Friday, March 19, 2010

Minty Kohlrabi Slaw

above: Dandelion Greens (aka Chiccoria)

Left: Curly Mustard

Here's what Farmer John had for us at the Silver Lake pick-up this week:

Japanese cucumbers (eat the skin an' all!)

Turnips (sautee the tops!)

Red and golden beets (saute the tops!)

Curly mustard (eat raw or sauteed)

Green garlic (eat the whole thing - leaves an' all!)


Red and green adolescent romaine lettuce

Chiccoria (aka dandelion greens - sauteed or raw)

Kohlrabi (pictured right)

Broccoli raab (aka rapini)

Kohlrabi is a wonderful vegetable that's too often ignored. Actually, it's quite delicious, versatile, and easy to prepare. It's related to cabbage, but with a milder and sweeter flavor and much more juice.

You can prepare kohlrabi myriad ways: It can be boiled and mashed into a puree. It can be baked, scouped out and stuffed. Kohlrabi makes a nice gratin thinly sliced, topped with grated cheese and baked. You might even layer in some thinly sliced turnips, too. Raw kohlrabi can be sliced or grated into a fresh green salad, so I hear from CSA shareholder, Jed, who I chatted with at the Silver Lake pick-up this afternoon.

Kohlrabi also makes a fabulous slaw which is especially good with fresh mint. It's super easy to prepare and tastes great.

Minty Kohlrabi Slaw

1 bulb kohlrabi
8 mint leaves
1 T mayonnaise
2 t white balsamic or white wine vinegar
salt and pepper to taste

1. Cut the leaves off the kohlrabi bulb and compost or save for another use (the leaves are also edible).

2. Peel the tough exterior off the kohlrabi. Rinse off the bulb and grate the bulb into a bowl using a coarse grater.

3. Wash and dry the mint leaves. Stack them and slice the mint into very thin strips. Add the mint to the bowl with the kohlrabi.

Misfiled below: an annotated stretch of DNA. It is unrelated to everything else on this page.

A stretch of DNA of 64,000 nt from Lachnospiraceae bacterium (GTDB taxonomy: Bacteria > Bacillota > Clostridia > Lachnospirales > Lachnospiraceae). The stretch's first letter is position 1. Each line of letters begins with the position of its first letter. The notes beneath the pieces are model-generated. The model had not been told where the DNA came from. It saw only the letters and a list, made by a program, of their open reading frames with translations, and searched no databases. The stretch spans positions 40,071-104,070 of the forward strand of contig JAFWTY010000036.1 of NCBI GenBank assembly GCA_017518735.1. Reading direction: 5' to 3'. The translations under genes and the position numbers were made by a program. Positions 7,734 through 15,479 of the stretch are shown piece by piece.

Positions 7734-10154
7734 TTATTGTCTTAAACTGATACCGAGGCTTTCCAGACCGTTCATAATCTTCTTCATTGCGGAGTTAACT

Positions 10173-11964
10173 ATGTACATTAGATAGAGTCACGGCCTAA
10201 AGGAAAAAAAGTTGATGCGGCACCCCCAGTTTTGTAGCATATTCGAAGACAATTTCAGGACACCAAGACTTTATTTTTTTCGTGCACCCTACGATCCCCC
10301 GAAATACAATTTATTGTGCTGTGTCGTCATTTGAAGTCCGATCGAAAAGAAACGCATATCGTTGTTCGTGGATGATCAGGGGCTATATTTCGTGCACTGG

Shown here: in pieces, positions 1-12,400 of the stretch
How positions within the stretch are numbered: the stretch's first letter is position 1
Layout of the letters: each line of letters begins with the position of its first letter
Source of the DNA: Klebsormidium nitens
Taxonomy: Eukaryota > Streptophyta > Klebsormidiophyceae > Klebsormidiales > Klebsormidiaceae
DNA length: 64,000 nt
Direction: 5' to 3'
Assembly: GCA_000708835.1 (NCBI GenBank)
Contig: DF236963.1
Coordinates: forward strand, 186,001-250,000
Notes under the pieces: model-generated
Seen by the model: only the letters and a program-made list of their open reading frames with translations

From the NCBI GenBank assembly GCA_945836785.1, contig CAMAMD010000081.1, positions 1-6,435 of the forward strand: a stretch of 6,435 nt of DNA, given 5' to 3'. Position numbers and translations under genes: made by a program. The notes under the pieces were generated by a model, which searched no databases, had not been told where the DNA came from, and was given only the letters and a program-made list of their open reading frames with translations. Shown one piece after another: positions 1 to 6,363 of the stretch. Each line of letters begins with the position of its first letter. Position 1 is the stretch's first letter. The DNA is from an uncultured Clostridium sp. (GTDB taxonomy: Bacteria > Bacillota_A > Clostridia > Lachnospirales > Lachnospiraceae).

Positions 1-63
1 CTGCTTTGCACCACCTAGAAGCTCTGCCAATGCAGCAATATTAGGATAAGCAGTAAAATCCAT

4. Stir in the mayonnaise and vinegar. Add a little more mayo if you'd like. Season with salt and pepper to taste.

This recipe makes 2 servings, but you can double or triple it.




  1. Yum - looks great!

    ... and here's a recipe I made with all the greens last week (plus some from my own garden - it uses so many!).

    Swiss Chard (or any other greens) Pie with Olive Oil Dough (I hardly ever bake and the dough was mega easy)
    2T olive oil
    1 onion, diced
    4 garlic cloves
    Lots o' greens, diced (I used dandelion, mustard, swiss chard, and maybe some rapini last week)
    3/4 t red pepper flakes (optional)
    salt/pepper to taste
    1/2 c grated parmesan (I used feta instead and it was great)
    3T flour
    zest of 1 lemon, plus about 1T fresh lemon juice
    1 egg

    1: GREENS: Cook onion/garlic in oil until they soften, about 2 minutes. Add greens and red pepper flakes, add salt/pepper to taste, add lemon zest and juice. Cook until greens are tender. When done, toss with cheese, flour.
    2: DOUGH (recipe below): Roll 2/3 of the dough to a round to fit into a round pie pan. Fill bottom crust with greens mixture. Roll remaining dough into a round to cover top, place on pie, pinch edges together/tuck in to seal. Cut several vents into center of pie. Whisk egg, brush egg over top to make a lovely coating. (and you can freeze it now if you want to save for later)
    3: COOK: heat oven to 400, with rack in lowest position. Bake until crust is golden brown - about 1.5 hours if frozen - I did mine from fresh and it took about 45 minutes. Serve warm or at room temp.

    Making the dough:
    Combine 2.5c flour, 1/3 c olive oil, 1/2 cup cold water 3/4t salt, 1 egg (can omit the egg, but I found it dry until I added it).
    Stir with fork, then knead for a minute. Keep in bowl, cover bowl (with plastic wrap or a lid) for 30 minutes, and you're good to go.

    There are variations online if you Google "swiss chard pie"

    I would advise not serving this with ice cream on top.

    Happy kitchening!

  2. and here's my first SIlver Lake Farms CSA experience. Tara - your program is awesome. Thank you so much for doing this.

  3. The best salads we had growing up was with kohlrabi. We would peel the skin to the kohlrabi and julienne them--the younger the kohlrabi, the tastier. Mix in diced cilantro, a few diced green onions, possibly a shredded carrot and a handful of shredded steamed chicken. Dress with the traditional Vietnamese fish sauce/lemon/sugar/garlic sauce.

    The sauce has no real hard fast rules, because it depends upon the sourness of the lemons or limes. A good gauge to start with is: 1 c. (dry) of sugar, 1 c. (wet) of fish sauce and 1 c. (wet) of lemon or lime juice. Add a mashed up clove of garlic and dried peppers (to your desired spiciness. Add a c. of water, once you've doctored the recipe to suit your taste buds.